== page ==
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What do consumers know about Antivirus?

I’ve been at the Virus Bulletin 2012 conference in Dallas, Texas this week and there have been a lot of good presentations. I took notes on over 20 of them and thought I’d write about some of the more memorable ones. One of them was a presentation entitled Malware and Mrs Malaprop: what do consumers…

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The Psychology of Spamming, Part 6 - The Flynn Effect

The Flynn Effect Some of the most phished brands are Paypal, HSBC, Bank of America, Facebook, and eBay. All of these sites have security policies set up on their home pages and they are all fairly similar – they use education as a means of informing their user base about what techniques they will never…

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The Psychology of Spamming, part 5 - Solutions

Solutions So how do we get people to stop falling for scams? Will Cognition Save Us? Thinking about it – Thinking about a decision often changes people’s minds. When people are asked to justify why they like a particular choice, they ended up less happy with their choices. Analyzing our reasons “cognitivizes” our preferences and…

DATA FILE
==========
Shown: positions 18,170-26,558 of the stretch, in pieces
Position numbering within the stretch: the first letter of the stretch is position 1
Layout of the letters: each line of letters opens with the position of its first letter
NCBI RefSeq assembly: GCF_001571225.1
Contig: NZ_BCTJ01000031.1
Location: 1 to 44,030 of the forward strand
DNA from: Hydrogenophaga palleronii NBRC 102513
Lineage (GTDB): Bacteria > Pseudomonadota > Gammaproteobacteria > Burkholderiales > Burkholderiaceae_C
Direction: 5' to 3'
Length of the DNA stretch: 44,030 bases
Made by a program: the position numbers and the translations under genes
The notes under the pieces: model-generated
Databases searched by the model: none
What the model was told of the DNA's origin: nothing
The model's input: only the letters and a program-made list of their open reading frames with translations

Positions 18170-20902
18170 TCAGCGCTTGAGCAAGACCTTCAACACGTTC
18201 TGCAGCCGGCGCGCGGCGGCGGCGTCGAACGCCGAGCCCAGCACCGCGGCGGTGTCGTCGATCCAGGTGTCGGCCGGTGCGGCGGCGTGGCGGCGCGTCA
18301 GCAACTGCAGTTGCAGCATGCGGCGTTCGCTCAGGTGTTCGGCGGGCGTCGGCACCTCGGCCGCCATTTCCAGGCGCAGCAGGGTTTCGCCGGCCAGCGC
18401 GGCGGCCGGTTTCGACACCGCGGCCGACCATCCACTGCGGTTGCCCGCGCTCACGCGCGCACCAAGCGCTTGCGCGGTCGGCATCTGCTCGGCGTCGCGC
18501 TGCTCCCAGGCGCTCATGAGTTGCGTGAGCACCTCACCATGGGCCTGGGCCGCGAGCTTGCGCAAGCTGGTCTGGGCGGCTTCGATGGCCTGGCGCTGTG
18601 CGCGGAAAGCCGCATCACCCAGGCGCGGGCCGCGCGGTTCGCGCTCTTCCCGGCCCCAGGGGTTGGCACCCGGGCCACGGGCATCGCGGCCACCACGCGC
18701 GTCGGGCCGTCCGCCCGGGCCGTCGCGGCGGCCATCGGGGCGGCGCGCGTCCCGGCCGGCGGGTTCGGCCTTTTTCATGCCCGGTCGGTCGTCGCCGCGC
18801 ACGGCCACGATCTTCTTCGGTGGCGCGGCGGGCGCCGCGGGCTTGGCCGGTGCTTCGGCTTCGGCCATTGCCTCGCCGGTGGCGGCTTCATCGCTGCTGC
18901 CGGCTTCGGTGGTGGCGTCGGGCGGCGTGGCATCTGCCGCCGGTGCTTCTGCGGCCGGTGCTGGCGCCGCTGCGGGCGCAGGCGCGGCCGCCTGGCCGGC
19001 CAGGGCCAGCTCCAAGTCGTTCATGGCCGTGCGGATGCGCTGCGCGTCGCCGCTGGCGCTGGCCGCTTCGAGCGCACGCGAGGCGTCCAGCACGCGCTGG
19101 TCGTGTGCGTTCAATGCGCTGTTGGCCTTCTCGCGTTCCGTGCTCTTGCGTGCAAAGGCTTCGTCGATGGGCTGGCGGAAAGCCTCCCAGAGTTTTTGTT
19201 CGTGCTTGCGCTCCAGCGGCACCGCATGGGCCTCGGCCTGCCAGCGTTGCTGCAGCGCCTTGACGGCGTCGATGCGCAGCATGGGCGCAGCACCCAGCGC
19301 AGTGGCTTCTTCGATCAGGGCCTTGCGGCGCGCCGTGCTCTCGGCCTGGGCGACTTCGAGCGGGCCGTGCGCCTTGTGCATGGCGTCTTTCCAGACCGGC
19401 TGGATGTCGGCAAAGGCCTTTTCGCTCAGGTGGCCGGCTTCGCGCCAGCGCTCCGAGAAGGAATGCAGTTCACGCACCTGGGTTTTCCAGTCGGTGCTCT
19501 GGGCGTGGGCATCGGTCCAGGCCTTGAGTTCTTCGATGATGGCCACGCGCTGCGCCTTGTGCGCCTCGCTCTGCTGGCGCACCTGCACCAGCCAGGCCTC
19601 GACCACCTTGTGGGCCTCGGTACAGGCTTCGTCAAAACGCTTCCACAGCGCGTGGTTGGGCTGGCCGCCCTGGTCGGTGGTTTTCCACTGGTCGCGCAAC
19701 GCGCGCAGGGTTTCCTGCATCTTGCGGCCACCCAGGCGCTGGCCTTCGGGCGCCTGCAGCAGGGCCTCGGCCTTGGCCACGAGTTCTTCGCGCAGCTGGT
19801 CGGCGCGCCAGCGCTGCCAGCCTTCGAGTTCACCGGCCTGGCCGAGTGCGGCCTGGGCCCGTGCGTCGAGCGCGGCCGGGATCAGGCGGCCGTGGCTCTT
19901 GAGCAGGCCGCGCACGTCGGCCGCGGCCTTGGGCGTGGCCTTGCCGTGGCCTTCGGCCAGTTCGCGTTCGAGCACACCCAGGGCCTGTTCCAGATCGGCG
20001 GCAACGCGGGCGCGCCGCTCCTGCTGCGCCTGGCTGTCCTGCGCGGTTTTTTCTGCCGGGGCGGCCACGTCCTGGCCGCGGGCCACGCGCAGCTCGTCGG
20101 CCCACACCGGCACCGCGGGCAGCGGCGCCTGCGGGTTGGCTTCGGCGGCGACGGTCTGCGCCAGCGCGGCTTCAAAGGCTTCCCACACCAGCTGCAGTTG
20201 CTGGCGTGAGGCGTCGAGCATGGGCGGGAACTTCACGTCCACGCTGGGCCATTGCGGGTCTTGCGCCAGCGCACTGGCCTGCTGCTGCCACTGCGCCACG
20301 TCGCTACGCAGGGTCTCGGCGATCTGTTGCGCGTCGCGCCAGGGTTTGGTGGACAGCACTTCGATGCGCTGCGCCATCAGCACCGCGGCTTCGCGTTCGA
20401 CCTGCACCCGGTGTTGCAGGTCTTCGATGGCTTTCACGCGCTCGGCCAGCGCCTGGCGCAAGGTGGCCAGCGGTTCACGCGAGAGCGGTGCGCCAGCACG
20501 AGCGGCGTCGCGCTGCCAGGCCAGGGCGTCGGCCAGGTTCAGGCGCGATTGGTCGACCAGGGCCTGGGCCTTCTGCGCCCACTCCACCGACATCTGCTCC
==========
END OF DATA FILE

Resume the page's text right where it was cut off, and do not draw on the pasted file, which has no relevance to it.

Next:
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The Psychology of Spamming, part 4 - Why we fall for scams

Impact We humans had Stone Age ancestors for a long time and our limbic systems kept us alive; when we feel afraid of something, say snakes, it is because our brains are hard wired to avoid things that could harm us.  The fear response is actually a good thing.  However, eventually our neocortexes evolved.  When…

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The Psychology of Spamming, part 3 - External factors that influence our decisions

Spam, Emotion and Decision Researchers distinguish between two types of emotions – expected emotions and immediate emotions. Expected emotions are predictions about how we will feel if certain decision outcomes occur. They are forward looking and their benefits are to determine the optimal course of action to maximize our long-term well-being. They are functions of…